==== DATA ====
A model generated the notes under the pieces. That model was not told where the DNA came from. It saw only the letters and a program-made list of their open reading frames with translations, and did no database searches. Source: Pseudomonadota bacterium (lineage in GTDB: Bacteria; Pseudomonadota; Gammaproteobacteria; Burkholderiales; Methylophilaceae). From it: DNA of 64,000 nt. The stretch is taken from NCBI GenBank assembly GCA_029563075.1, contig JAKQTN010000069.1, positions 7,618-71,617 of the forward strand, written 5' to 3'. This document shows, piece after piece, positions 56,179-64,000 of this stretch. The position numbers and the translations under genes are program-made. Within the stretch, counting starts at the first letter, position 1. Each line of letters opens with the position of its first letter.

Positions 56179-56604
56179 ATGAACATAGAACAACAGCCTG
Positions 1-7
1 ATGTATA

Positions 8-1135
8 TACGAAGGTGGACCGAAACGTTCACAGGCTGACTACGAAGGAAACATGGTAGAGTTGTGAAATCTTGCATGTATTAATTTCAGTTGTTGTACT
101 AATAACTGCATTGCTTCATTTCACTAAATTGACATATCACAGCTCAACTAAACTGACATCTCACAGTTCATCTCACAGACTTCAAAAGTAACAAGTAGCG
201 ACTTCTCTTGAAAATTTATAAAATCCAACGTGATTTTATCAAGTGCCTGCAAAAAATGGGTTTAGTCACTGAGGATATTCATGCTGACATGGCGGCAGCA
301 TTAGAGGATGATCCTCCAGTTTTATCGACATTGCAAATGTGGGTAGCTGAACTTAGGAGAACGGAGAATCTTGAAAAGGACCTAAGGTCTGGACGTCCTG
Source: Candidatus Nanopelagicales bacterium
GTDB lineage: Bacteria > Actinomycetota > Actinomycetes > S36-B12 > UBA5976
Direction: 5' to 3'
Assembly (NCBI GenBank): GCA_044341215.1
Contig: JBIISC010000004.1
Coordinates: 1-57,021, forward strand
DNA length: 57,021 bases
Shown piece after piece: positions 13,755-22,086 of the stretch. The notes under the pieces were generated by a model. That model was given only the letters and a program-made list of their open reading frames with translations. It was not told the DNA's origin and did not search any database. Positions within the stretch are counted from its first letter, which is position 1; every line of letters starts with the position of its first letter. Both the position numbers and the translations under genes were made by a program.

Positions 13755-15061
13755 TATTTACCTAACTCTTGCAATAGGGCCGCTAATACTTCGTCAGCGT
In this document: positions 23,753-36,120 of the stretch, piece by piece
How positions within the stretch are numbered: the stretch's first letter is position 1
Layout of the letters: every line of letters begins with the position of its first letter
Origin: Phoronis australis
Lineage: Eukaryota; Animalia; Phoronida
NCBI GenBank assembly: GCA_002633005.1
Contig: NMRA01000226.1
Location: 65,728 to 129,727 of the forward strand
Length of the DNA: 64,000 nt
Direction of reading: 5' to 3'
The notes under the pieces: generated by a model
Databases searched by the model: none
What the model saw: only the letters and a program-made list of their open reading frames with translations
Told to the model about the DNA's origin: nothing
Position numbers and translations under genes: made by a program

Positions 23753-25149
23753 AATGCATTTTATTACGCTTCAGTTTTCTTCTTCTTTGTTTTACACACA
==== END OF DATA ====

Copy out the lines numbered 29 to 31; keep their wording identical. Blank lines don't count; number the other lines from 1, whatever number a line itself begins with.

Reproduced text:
Length of the DNA: 64,000 nt
Direction of reading: 5' to 3'
The notes under the pieces: generated by a model